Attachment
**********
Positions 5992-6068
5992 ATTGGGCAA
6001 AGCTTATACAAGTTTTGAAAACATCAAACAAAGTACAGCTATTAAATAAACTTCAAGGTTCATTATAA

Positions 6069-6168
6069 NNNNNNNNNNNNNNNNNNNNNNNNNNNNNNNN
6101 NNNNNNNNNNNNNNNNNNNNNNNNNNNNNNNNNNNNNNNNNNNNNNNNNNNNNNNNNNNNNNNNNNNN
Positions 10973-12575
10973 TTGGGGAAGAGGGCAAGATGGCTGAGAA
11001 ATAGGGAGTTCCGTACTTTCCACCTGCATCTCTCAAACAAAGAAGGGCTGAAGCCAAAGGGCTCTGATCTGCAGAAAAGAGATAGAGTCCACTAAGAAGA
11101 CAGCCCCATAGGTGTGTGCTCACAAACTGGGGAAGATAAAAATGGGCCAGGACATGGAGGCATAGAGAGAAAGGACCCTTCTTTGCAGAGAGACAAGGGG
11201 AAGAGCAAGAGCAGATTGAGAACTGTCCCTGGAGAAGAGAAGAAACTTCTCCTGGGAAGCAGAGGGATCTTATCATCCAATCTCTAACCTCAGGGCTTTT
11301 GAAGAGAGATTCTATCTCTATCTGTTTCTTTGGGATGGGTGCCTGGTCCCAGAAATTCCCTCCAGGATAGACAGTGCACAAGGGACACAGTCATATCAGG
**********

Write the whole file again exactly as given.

Positions 5992-6068
5992 ATTGGGCAA
6001 AGCTTATACAAGTTTTGAAAACATCAAACAAAGTACAGCTATTAAATAAACTTCAAGGTTCATTATAA

Positions 6069-6168
6069 NNNNNNNNNNNNNNNNNNNNNNNNNNNNNNNN
6101 NNNNNNNNNNNNNNNNNNNNNNNNNNNNNNNNNNNNNNNNNNNNNNNNNNNNNNNNNNNNNNNNNNNN
Positions 10973-12575
10973 TTGGGGAAGAGGGCAAGATGGCTGAGAA
11001 ATAGGGAGTTCCGTACTTTCCACCTGCATCTCTCAAACAAAGAAGGGCTGAAGCCAAAGGGCTCTGATCTGCAGAAAAGAGATAGAGTCCACTAAGAAGA
11101 CAGCCCCATAGGTGTGTGCTCACAAACTGGGGAAGATAAAAATGGGCCAGGACATGGAGGCATAGAGAGAAAGGACCCTTCTTTGCAGAGAGACAAGGGG
11201 AAGAGCAAGAGCAGATTGAGAACTGTCCCTGGAGAAGAGAAGAAACTTCTCCTGGGAAGCAGAGGGATCTTATCATCCAATCTCTAACCTCAGGGCTTTT
11301 GAAGAGAGATTCTATCTCTATCTGTTTCTTTGGGATGGGTGCCTGGTCCCAGAAATTCCCTCCAGGATAGACAGTGCACAAGGGACACAGTCATATCAGG